Welcome to QWF series ‘Chronicling the Days’, specifically for this strange uneasy time of coronavirus and pandemic, of social distancing and self isolation, of lockdown and quarantine.
In April 2020, we invited writers in Quebec to submit a story – of a single day at this time, because while we’re all living through this time, we know that we’re not all living through it in the same way. To stay connected – to know how we’re getting on. Every story valid.
Submissions have now closed for the series but we’ll be continuing to publish the pieces throughout May. Keep an eye for them here, or join us on the QWF FB Community page, and let the authors know if their words resonated.
This piece is by Mariam S. Pal, writing on Monday, April 20, 2020.
My masquerade begins. I wipe off my red lipstick, adjust the mask’s folds up over my nose and down onto my chin. I‘m careful the elastics do not get ensnared in my earrings as I slide the straps over the backs of my ears. Wearing a mask in public is my new routine. Exiting the car, I look around. Many faces are covered.
Masks are part of the new pandemic parlance. The Rolls Royce of masks? The N95! Does anyone alive not know what “P.P.E.” stands for? Sewing homemade fabric masks is the new hip lockdown hobby. It’s cool to have a sewing machine. I heard there is a worldwide shortage of elastic. Mere months ago it was a rare sight to see a mask-covered face on the streets of downtown Montreal. Today, they’re everywhere, even my suburban Canadian Tire parking lot.
A final check in the car mirror. My mask, which I sewed myself, has turquoise polka dots and navy blue bows on it. It goes with my outfit. A pandemic fashion statement. It’s cold for mid-April so I’m wearing a hat. The bottom half of my face is obscured in fabric. My eyes, framed by glasses, dominate my face.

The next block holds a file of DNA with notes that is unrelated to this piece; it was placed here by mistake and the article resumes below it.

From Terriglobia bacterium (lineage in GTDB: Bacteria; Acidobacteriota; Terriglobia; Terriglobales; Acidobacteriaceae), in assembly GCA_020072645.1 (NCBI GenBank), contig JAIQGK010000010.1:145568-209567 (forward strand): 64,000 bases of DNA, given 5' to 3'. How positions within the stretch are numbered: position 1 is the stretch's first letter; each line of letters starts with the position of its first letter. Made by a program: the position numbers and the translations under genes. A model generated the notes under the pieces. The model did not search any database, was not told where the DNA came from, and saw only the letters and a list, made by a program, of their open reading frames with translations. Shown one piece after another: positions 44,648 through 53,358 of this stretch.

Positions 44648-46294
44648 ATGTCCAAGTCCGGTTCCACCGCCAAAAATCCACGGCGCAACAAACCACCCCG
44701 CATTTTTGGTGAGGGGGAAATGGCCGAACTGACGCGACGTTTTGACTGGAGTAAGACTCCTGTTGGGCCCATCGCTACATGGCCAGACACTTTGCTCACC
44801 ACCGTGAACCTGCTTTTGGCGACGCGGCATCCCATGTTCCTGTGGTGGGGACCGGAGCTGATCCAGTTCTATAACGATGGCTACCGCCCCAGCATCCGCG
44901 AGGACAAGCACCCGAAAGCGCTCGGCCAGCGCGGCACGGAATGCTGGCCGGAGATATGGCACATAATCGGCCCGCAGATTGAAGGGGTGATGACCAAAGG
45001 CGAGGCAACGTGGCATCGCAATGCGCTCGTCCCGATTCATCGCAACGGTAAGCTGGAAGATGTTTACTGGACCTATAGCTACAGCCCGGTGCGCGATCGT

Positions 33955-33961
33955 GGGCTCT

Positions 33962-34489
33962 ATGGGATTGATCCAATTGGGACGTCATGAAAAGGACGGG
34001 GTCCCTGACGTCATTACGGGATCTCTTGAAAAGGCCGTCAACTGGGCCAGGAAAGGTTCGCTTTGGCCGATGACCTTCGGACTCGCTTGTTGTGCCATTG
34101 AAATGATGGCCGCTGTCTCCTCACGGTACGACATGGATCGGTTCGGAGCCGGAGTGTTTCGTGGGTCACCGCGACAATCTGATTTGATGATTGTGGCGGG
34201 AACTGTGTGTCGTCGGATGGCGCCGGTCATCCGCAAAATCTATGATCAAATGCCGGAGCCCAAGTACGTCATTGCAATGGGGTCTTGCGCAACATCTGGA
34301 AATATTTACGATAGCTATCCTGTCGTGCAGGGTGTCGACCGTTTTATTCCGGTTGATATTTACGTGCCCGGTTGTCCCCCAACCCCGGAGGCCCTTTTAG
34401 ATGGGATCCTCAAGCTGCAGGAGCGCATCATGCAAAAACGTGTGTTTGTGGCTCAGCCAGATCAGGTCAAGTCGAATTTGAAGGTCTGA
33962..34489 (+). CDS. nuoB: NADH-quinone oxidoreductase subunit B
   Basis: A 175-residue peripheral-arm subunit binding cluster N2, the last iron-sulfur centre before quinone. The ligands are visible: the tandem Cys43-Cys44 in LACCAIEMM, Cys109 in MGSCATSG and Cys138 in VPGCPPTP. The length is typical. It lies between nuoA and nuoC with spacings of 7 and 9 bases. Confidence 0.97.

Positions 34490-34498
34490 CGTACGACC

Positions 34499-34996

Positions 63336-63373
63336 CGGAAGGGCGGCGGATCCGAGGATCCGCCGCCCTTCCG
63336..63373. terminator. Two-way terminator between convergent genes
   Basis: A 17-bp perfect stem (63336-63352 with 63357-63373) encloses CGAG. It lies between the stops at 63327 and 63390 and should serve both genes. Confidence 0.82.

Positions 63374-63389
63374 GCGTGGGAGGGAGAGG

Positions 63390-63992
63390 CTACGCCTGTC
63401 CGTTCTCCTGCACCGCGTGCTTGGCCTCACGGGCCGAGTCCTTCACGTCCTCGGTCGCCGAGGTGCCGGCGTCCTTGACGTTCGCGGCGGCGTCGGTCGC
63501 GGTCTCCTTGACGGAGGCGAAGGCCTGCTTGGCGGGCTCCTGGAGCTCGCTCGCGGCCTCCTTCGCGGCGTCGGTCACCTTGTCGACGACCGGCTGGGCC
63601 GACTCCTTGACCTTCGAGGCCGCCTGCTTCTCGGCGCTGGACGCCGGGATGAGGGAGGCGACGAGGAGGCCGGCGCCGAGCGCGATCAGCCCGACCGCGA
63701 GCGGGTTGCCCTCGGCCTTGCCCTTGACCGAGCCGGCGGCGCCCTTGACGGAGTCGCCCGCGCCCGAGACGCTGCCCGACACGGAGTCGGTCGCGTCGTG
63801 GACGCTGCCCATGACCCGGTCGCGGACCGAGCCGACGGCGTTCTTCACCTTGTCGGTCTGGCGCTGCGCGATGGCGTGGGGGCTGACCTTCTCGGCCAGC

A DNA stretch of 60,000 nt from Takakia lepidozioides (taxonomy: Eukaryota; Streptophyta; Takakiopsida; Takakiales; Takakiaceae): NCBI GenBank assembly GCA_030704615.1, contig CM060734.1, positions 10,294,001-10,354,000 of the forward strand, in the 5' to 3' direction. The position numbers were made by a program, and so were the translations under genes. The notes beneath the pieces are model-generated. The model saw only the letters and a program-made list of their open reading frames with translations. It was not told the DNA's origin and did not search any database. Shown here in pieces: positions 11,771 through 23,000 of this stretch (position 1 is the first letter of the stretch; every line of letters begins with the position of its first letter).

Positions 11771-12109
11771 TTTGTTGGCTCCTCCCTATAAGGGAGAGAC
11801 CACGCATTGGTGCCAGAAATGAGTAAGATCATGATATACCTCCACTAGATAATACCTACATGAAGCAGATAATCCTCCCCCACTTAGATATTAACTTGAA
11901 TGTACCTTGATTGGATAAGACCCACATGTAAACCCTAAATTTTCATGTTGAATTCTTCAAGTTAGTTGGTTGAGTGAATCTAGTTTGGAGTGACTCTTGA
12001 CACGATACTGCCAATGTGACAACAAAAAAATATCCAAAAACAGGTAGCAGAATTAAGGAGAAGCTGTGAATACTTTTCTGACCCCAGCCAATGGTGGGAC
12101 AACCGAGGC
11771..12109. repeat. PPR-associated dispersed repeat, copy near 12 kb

The woman in the mirror looking back at me is a little unfamiliar. She looks like she is wearing a niqab or even a burqa. Although I am a Muslim, half Pakistani and have spent a considerable amount of time in Pakistan, I’ve never worn, or even tried on a veil. So this is how it feels. A little suffocating.
Waiting for my garden soil and mulch, my mind goes back to last year. The news was all about Bill 21, now Québec law, which bans religious face and head coverings by public sector employees. In 2020, secular face coverings are worn for health reasons, backed up by science.
Masks are increasingly part of our daily pandemic lives. As of today, you cannot board an airplane without one. I wonder, what does the woman who wears a niqab do? Remove her religious face covering and replace it with a medically mandated face covering?
I smiled at the harried Canadian Tire clerk who brings my purchases to the car. Why doesn’t she smile back? But then I remember she can’t see my mouth. I think of veiled women I’ve encountered in Pakistan. They are experts in nonverbal expression, using their eyes to convey messages. In the pandemic era, is this a new communication skill I should learn?
My car smells of cedar mulch. I slam the trunk closed and thank the clerk with a pandemic farewell – stay safe! Driving away, I turn on the radio and catch the Québec premier answer a journalist’s question at a news conference. “…. Face masks are not part of Québec culture….”